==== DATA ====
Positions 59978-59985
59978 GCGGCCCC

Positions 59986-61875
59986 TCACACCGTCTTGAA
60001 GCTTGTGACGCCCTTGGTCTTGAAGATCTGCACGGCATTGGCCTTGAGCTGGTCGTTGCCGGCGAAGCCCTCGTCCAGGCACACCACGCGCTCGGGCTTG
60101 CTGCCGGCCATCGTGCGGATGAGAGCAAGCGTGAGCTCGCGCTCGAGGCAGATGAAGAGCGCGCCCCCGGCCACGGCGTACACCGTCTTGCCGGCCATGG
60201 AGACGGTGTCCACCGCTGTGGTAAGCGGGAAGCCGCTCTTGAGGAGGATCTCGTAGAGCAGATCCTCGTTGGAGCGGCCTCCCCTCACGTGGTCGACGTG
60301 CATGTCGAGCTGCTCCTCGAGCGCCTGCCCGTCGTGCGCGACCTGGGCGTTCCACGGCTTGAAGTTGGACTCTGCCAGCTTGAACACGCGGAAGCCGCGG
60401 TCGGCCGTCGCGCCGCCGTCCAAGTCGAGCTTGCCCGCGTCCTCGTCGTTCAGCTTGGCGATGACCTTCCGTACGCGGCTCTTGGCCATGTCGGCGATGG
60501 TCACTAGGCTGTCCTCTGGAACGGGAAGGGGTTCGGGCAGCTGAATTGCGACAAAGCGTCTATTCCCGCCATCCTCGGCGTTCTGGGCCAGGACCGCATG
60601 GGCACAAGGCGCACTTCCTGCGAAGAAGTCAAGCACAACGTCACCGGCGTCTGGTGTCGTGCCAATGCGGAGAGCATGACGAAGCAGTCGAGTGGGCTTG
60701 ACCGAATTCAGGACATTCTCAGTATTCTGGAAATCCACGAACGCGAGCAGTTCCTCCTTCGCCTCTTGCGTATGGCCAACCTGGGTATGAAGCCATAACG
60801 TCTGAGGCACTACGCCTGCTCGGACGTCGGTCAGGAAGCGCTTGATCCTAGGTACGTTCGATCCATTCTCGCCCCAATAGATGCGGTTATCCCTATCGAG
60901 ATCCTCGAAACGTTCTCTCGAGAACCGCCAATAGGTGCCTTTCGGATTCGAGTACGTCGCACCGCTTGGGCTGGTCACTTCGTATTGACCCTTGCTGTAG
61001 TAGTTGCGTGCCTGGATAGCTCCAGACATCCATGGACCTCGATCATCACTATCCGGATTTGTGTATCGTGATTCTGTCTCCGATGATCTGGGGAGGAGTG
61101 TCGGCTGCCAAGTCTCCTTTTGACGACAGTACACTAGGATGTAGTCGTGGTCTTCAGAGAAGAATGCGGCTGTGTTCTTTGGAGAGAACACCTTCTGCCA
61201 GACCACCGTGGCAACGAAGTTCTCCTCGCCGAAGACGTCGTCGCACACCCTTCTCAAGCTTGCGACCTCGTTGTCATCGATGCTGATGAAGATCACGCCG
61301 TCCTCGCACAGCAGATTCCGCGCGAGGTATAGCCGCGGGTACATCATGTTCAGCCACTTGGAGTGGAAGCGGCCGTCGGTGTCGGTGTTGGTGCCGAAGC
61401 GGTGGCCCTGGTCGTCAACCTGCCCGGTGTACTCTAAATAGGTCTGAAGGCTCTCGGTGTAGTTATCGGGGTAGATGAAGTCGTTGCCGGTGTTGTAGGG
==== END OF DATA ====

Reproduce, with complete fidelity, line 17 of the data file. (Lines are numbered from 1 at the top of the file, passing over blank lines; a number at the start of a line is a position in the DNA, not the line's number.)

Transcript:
61201 GACCACCGTGGCAACGAAGTTCTCCTCGCCGAAGACGTCGTCGCACACCCTTCTCAAGCTTGCGACCTCGTTGTCATCGATGCTGATGAAGATCACGCCG